Racing: Riders can race again as Jockey Club climbs down

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The Independent Online
The three jockeys suspended by the Jockey Club last week after being questioned, but not charged, by police investigating race-fixing and doping will be allowed to ride from tomorrow following a volte-face by racing's disciplinary body. Richard Edmondson reports.

When the Jockey Club banned Jamie Osborne, Dean Gallagher and Leighton Aspell last week, it also announced a meeting for today when the riders could "make any further representations as to why that suspension should not be continued for a longer period". In the event, there will be no explanation required and the trio will simply have their licences returned at Portman Square.

The Jockey Club's reason for its reversal of attitude is simple: they asked people. Or in mandarin-speak they took "soundings within the industry". There will, however, be no official apology. The Jockey Club maintains it acted correctly to maintain public confidence.

The only loss of confidence was not in the betting shop or at the racecourse - where turnover figures have actually been higher than usual in the last week - but within the Jockey Club itself. Having made the decision to ban the riders based on fear of public reaction, the Club found that it was running against the tide of opinion and did an about turn.

Christopher Foster, the Jockey Club's executive director, said yesterday: "The Licensing Committee still requires the jockeys to attend [today's meeting] because it wishes there to be no room for doubt at to why the Committee suspended the licences." This is just as well as the space remains large.

"Not only has it been a difficult week for the jockeys, but also highly confusing," Michael Caulfield, the secretary of the Jockeys' Association, said yesterday. "The behaviour of the Jockey Club has been curious to say the least and we look forward to our meeting with them tomorrow. It will be a unique feeling to go to the Jockey Club already knowing the result.

"If it had not been for the representations made by the jockeys' solicitors, the three riders may, I believe, have been suspended until 29 April or beyond. I am terribly aware of the seriousness of the past week's events, but the Jockey Club did not apply natural justice and this had to be challenged."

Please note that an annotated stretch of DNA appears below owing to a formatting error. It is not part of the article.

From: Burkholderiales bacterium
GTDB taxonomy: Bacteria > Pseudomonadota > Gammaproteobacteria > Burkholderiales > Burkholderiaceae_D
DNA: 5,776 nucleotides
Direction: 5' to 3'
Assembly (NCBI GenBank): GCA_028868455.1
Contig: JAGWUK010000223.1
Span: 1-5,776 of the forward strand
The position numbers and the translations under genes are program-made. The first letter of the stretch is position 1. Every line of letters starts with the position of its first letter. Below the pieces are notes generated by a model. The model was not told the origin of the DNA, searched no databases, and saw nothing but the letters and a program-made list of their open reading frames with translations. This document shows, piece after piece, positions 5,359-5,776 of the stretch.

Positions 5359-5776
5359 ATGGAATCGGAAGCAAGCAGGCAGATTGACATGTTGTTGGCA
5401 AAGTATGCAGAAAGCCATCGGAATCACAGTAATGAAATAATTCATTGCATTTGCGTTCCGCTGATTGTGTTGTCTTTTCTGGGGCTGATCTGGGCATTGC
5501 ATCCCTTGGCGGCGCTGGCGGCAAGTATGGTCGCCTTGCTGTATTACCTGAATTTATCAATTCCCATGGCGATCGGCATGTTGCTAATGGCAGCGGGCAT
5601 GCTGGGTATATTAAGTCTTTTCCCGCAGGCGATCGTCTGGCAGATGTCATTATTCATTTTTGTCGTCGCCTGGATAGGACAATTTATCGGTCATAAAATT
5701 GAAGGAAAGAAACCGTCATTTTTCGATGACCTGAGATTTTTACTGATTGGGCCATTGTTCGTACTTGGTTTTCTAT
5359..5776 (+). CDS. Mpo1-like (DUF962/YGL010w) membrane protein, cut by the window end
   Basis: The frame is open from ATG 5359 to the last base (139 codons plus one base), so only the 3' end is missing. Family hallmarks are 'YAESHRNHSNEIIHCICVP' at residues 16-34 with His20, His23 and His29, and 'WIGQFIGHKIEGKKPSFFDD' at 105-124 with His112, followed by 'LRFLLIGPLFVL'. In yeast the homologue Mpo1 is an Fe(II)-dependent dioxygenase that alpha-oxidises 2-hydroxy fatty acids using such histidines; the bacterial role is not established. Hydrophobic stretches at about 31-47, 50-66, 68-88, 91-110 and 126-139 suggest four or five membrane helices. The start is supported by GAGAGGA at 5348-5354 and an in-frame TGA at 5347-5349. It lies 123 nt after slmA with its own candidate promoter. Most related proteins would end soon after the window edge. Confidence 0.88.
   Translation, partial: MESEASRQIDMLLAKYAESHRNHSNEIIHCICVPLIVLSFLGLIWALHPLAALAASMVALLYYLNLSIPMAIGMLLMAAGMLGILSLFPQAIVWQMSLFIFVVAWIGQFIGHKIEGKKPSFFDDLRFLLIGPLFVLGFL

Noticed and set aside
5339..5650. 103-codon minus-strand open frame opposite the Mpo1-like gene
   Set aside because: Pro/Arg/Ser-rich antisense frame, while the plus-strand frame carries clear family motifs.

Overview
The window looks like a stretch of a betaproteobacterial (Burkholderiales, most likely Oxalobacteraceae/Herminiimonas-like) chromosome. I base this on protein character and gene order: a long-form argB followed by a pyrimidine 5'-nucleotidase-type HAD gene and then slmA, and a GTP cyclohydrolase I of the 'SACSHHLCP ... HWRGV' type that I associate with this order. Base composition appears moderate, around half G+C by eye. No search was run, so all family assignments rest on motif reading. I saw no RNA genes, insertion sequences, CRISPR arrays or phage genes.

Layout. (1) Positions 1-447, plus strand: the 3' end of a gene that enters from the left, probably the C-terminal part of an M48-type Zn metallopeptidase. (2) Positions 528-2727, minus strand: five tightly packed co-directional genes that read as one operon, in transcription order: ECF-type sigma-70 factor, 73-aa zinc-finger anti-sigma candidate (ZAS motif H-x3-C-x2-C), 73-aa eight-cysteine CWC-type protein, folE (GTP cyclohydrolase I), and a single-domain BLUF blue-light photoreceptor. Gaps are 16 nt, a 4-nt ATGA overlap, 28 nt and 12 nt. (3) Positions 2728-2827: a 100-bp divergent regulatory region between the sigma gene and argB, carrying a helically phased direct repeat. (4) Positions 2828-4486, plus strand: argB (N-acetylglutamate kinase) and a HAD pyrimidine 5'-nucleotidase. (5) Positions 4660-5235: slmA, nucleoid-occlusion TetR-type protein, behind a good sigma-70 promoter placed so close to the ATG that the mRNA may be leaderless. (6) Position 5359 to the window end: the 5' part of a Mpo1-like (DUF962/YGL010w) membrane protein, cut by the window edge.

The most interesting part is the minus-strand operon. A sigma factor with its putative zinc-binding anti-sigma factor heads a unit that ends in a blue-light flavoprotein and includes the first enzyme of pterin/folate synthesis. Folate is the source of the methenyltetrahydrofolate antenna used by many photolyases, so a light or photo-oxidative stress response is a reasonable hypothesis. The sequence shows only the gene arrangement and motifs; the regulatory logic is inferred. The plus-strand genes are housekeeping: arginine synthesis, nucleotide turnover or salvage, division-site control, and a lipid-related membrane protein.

Andrew Chalk, Osborne's solicitor, said: "I would like to make it clear that the decision to hold a further meeting tomorrow resulted from vigorous representations made by the jockeys' solicitors. At the outset, the Committee gave no indication they were considering suspensions on a short-term basis.

"The Committee did not inform us that they would be taking soundings of the industry to assess the risk to public confidence in horseracing and it is surprising that this was not made clear to us."

"We were told that we could return on 4 February so that we could make further representations as to why the suspensions 'should not be continued for a longer period'. That appeared to put the onus on us to show good reasons why the licences should be reinstated."

It is the residual effect of the last week that most bothers the jockeys and their supporters. "The loss of character is more of a problem than loss of earnings," Graeme James, Aspell's agent, said. "To the public it's something that won't go away in a hurry and he'll be remembered for some time as being one of the 'weighing-room three'."

The conditional (apprentice) jockey's main trainer, Josh Gifford, added: "I would like an explanation from the Jockey Club. Leighton is a conditional [jockey] and I'm meant to be responsible for him. It's an absolute joke. They've got themselves in a bloody great hole and now they can't get out of it."

Aspell is likely to be the first of the three in action. "I'm looking forward to getting back on the racecourse so I can concentrate on winning," he said.

That opportunity may come tomorrow on Gifford's New Rising at Towcester. It will be a significant moment in a case which has hardly highlighted the Jockey Club's capabilities.

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